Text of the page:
It is widely believed that many Halloween traditions originated from ancient Celtic harvest festivals, particularly the ancient Gaelic festival of Samhain; that such festivals may have had pagan roots and that Samhain itself was Christianised as Halloween by the early Church.
The current traditions and importance of Halloween vary greatly amongst the countries that now observe it. In the UK traditional Halloween customs include children dressing up in costume going trick or treating, holding parties, pumpkins are a bit hit, whether put in your window or in the garden lit up with a candle. In Brittany, children play practical jokes by setting candles inside skulls in graveyards to frighten visitors. Mass transatlantic immigration in the 19th century popularised Halloween in North America and celebrations there have, to some extent, reinvigorated celebrations back in Europe. This is due largely to one major innovation that they have incorporated – the humble pumpkin. Have you ever tried to hollow out a turnip? Without access to a pneumatic drill it is no easy task!
You just know Halloween is close when pumpkins begin to appear, and having purchased your pumpkins, one thing is for certain: at some stage you’re going to have to hollow them out. So let’s begin with just a few quick tips. Firstly, start from the top, cut a large circle, making sure that the opening is big enough to reach easily inside, put this aside as later it will be the lid. Next comes tidying it up inside, a large ice cream scoop is the ideal tool to remove the guts – and don’t be averse to getting your hands in there. It’s messy and slimy, just as Halloween should be. Use a spoon to scoop away the remains and thin out the sides and then you’re ready to begin your artistic endeavours. If carving designs is not your thing, why not just hollow out your pumpkins and use them as planters – simply fill them with an assortment of beautiful autumn flowers.
What about combining your carved pumpkins together with some that are still intact and creating a display patch that no child will dare to approach, let alone enter? Suspend cobwebs (see below) from nearby trees, incorporate oversize spiders and add a variety of small scary creatures – rabid mice, bats and red-eyed rabbits.
Your garden is no longer just a garden but a ghoulish graveyard wherin rest the dead. Buy (yes, it is possible!) or make tombstones to place around the garden. Dismantle a plastic skeleton and scatter the bones around the garden – throw some soil over them for added effect. You can illuminate the whole scene with LED lights sitting in the eye sockets of plastic skulls.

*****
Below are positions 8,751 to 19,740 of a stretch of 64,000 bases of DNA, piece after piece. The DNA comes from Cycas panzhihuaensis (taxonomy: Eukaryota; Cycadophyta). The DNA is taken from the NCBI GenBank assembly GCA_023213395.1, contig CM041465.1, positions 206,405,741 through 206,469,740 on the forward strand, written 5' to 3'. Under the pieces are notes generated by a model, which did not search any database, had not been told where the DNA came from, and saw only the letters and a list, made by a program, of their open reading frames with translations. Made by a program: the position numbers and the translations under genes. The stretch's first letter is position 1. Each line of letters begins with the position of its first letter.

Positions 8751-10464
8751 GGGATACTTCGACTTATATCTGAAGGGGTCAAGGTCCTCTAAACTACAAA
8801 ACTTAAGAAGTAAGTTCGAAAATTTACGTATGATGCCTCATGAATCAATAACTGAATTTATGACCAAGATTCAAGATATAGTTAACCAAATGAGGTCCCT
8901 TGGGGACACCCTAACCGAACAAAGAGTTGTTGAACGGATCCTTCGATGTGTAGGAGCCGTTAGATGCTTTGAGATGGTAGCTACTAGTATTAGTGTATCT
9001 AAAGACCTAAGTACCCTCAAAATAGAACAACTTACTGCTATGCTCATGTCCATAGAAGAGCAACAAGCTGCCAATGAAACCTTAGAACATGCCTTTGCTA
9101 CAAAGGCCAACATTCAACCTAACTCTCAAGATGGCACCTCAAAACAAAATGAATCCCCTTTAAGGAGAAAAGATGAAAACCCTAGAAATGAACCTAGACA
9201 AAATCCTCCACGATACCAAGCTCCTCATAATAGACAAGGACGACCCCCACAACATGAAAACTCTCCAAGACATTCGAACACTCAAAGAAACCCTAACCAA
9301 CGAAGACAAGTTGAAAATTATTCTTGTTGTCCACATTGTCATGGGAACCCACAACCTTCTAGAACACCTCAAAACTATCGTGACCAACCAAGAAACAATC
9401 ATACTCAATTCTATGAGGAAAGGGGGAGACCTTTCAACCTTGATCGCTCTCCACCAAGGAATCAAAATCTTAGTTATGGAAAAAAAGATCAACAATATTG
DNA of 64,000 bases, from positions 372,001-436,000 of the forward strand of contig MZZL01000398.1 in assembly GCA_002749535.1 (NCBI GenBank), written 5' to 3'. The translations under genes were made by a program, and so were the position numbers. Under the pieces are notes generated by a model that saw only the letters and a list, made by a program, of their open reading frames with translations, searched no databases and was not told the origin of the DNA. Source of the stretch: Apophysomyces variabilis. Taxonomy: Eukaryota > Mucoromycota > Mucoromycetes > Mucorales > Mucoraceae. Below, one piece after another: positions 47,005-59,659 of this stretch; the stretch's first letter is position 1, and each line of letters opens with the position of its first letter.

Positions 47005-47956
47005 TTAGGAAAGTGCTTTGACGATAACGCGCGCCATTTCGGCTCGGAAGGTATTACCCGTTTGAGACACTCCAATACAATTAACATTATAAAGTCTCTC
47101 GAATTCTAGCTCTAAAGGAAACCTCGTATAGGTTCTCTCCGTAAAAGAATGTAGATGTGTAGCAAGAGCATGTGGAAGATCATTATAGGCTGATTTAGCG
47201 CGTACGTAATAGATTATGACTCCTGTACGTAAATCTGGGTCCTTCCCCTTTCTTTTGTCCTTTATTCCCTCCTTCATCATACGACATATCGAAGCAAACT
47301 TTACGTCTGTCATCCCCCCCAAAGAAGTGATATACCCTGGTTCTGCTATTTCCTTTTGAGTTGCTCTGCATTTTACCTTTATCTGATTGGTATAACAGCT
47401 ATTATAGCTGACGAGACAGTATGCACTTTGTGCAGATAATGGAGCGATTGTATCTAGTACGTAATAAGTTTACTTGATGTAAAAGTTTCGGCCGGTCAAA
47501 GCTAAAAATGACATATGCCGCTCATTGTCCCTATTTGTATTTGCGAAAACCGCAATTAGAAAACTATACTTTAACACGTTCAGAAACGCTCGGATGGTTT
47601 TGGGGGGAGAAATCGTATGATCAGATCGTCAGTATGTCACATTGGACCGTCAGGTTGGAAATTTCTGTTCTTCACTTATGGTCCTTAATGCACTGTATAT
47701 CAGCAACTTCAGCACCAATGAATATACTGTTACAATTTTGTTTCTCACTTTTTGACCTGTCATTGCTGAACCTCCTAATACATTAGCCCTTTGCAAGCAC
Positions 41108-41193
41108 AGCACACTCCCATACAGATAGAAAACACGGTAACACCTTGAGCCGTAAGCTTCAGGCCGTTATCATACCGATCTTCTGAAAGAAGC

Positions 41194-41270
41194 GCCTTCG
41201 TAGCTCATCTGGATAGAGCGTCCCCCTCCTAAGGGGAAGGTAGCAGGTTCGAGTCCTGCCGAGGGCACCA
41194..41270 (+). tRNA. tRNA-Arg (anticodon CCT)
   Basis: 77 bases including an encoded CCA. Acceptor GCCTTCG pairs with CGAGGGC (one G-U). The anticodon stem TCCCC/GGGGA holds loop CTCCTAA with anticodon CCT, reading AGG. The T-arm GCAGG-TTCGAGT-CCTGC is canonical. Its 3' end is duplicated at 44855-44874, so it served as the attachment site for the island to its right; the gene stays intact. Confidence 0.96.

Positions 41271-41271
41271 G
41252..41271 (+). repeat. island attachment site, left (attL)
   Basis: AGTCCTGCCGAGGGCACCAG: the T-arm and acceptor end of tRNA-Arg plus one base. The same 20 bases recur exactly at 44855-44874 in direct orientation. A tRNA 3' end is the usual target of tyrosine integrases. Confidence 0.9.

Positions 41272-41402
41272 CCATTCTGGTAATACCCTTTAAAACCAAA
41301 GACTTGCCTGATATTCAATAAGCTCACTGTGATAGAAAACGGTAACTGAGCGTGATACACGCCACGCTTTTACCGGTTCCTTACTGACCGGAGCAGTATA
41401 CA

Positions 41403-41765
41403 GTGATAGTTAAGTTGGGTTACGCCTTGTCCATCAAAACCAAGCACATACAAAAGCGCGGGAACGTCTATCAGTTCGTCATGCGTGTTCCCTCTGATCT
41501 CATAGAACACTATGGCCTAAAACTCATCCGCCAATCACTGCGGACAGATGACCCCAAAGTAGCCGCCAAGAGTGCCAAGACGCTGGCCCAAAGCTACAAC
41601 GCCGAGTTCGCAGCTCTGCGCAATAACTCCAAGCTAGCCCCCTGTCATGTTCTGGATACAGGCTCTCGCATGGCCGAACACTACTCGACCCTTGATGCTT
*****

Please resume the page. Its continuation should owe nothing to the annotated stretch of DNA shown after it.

You’re not afraid of spiders are you? Of course you’re not. Create an oversized web attached to tree branches with furry tarantulas climbing through it. Wire and fabric can be used to create the spiders. And what about this twist on using spiders? Using a picture frame no longer needed and any paper or fabric for the background, spray-paint them black, then, using a variety of different-sized plastic spiders, stick them on the fabric and hang the surrounding frame from some tree branches – illuminate for a scarier look. Last suggestion with spiders – what about sourcing small magnetic spiders and placing lots of them on the outside door to the garden.
The Wicked Witch of the West
I absolutely love this one and it’s so easy to do! Get a pair of striped tights, stuff them with paper so that they can be placed upside down in a garden bush, sticking upwards. Find a pair of red shoes, stick some red glitter on them (that’s assuming you’re done with the shoes!) and secure them onto the feet. Hilarious! If you don’t have any red shoes then a visit to your local charity shop will be required.
For the Adults Only
What about this gory spin on a drink? Fill syringes with grenadine (blood-red) and serve in small mason jars with some vodka or gin? Presented on your outside garden table surrounded by little pumpkin lights, these would look and taste brilliant!
A treasure hunt can be adapted for children or adults. It takes a little preparation but is great fun. The clues can be placed in witches’ hats, in special pumpkins or on a skeleton in amongst leaves. Remember to give your hunters their first clue to start them off and the all-important last clue that leads to the treats. You’ll usually find that the adults are more competitive than the children! If you need some help, just look up this Halloween clue hunt for a few details.
However frightful you wish your fun Halloween garden to be contact North Leeds Garden Design today.